Tag Archives: National Council on Teacher Quality

Welcome to the Profit of Education website. Continuing the conversation begun in the book Profit of Education, we discuss the latest economic evidence on education reform.

Well, that wasn’t what I expected to find

I went to the NCTQ’s great TR3 database and grabbed the numbers on required annual student hours. I then charted NAEP 4th grade reading scores against hours. Not much there, is there? I went a little further and controlled for … Continue reading

Share
Posted in Uncategorized | Tagged , | Leave a comment

Leave a Reply

Your email address will not be published. Required fields are marked *

Assessing the Compensation of Public School Teachers

The National Council on Teacher Quality (NCTQ) asked me to write an assessment of the recent Heritage Foundation/American Enterprise Institute report “Assessing the Compensation of Public School Teachers.” The NCTQ gave a brief statement on their view of the “spin” of … Continue reading

Share
Posted in Uncategorized | Tagged , , | Leave a comment

Leave a Reply

Your email address will not be published. Required fields are marked *

Making teacher evaluations public

The National Council on Teacher Quality makes a really good point about the law of unintended consequences. …individual teachers evaluations should not be exposed…there’s a reason for not releasing them that goes beyond protecting confidentiality: it could widen the achievement … Continue reading

Share
Posted in Uncategorized | Tagged , | Leave a comment

Leave a Reply

Your email address will not be published. Required fields are marked *

Tenure–Law and Practice

Tenure depends on the laws of each state, but tenure also depends on the practices (you might even call them the “cultural expectations”) of each school district. The recent NCTQ report on Los Angeles schools, the nation’s second largest district, … Continue reading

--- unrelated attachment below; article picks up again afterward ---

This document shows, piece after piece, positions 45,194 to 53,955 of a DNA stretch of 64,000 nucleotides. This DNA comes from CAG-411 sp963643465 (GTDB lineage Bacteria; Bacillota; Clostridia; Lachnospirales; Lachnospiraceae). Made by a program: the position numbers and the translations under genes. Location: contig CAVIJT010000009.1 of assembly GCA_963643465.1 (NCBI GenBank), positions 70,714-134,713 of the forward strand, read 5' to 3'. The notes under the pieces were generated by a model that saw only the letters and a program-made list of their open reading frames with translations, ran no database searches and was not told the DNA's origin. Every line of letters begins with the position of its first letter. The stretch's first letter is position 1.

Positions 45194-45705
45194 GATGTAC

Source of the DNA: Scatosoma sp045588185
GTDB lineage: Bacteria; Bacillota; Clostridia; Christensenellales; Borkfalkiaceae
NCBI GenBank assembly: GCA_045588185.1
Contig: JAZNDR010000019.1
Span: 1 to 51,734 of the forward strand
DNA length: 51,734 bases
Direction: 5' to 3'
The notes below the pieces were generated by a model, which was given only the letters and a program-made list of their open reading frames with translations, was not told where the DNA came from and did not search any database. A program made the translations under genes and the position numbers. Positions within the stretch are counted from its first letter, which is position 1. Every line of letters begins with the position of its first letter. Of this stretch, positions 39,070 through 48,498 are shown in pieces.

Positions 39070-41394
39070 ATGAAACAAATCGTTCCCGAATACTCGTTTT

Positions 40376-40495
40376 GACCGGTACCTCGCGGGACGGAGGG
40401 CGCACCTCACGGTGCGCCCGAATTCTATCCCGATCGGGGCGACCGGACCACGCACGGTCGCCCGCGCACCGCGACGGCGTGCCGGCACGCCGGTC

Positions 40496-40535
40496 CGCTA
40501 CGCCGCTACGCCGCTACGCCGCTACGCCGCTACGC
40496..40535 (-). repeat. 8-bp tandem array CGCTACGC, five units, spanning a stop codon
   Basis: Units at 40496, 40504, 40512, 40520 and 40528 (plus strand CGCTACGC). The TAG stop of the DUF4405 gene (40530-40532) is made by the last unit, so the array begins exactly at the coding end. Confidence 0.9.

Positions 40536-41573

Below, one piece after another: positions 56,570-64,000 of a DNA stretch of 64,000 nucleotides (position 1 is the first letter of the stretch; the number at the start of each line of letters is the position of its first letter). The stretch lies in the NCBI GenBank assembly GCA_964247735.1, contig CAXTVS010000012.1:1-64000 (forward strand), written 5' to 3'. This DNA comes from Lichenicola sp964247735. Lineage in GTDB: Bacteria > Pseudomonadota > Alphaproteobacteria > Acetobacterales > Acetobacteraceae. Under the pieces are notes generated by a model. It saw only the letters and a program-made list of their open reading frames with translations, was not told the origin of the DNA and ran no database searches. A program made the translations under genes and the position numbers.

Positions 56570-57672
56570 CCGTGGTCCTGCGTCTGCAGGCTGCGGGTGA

Share
Posted in Uncategorized | Tagged , , | Leave a comment

Leave a Reply

Your email address will not be published. Required fields are marked *

Tenure–What’s in a word? What’s up in DC?

Tenure for K-12 teachers is a hot button topic: a topic on which there are strong beliefs and too little analysis. Tenure isn’t really a you-got-it-or-you-don’t-got-it issue. Tenure is about how districts (and their  unions) choose to define it. Let’s talk about … Continue reading

Share
Posted in Uncategorized | Tagged , , | Leave a comment

Leave a Reply

Your email address will not be published. Required fields are marked *

Impact D.C.

Something nearly unheard of is happening in the nation’s capital, the school district is letting go significant numbers of ineffective teachers and giving meaningful raises to significant numbers of top-rated teachers. Today, I’ll give a description of what’s going on. … Continue reading

Share
Posted in Uncategorized | Tagged , , , | Leave a comment

Leave a Reply

Your email address will not be published. Required fields are marked *

Unions, states, and spending

As fiscal woes strike state after state, public sector unions have become a popular whipping boy for certain politicians. This week I want to take a look at state-by-state regulation of teacher unions and how states spend their money. I’ve … Continue reading

Share
Posted in Uncategorized | Tagged | Leave a comment

Leave a Reply

Your email address will not be published. Required fields are marked *

Teacher prep: The difference between what is and what could be

Julie Greenberg and Kate Walsh over at NCTQ wrote a great editorial in the most recent Teacher Quality Bulletin. Actually, the comment could have been aimed right at me. Here’s a brief excerpt. We know we’re not cool for saying so, but teacher … Continue reading

Share
Posted in Uncategorized | Tagged , | Leave a comment

Leave a Reply

Your email address will not be published. Required fields are marked *

NCTQ 2010 Teacher Policy Review

The National Council on Teacher Quality has just released their 2010 update on state-by-state teacher policies. As we’ve all come to expect, the NCTQ focuses on point-by-point facts rather than drawing grandiose ideological conclusions. The link provided lets you look … Continue reading

Share
Posted in Uncategorized | Tagged | Leave a comment

Leave a Reply

Your email address will not be published. Required fields are marked *

Inspiration and paying for master’s degrees

I was so inspired by the comparisons of salaries for teachers with masters degrees versus bachelor degrees only  in the National Council on Teacher Quality’s Restructuring Teacher Pay To Reward Excellence that I decided to make a map of my own. At … Continue reading

Share
Posted in Uncategorized | Tagged , , , | Leave a comment

Leave a Reply

Your email address will not be published. Required fields are marked *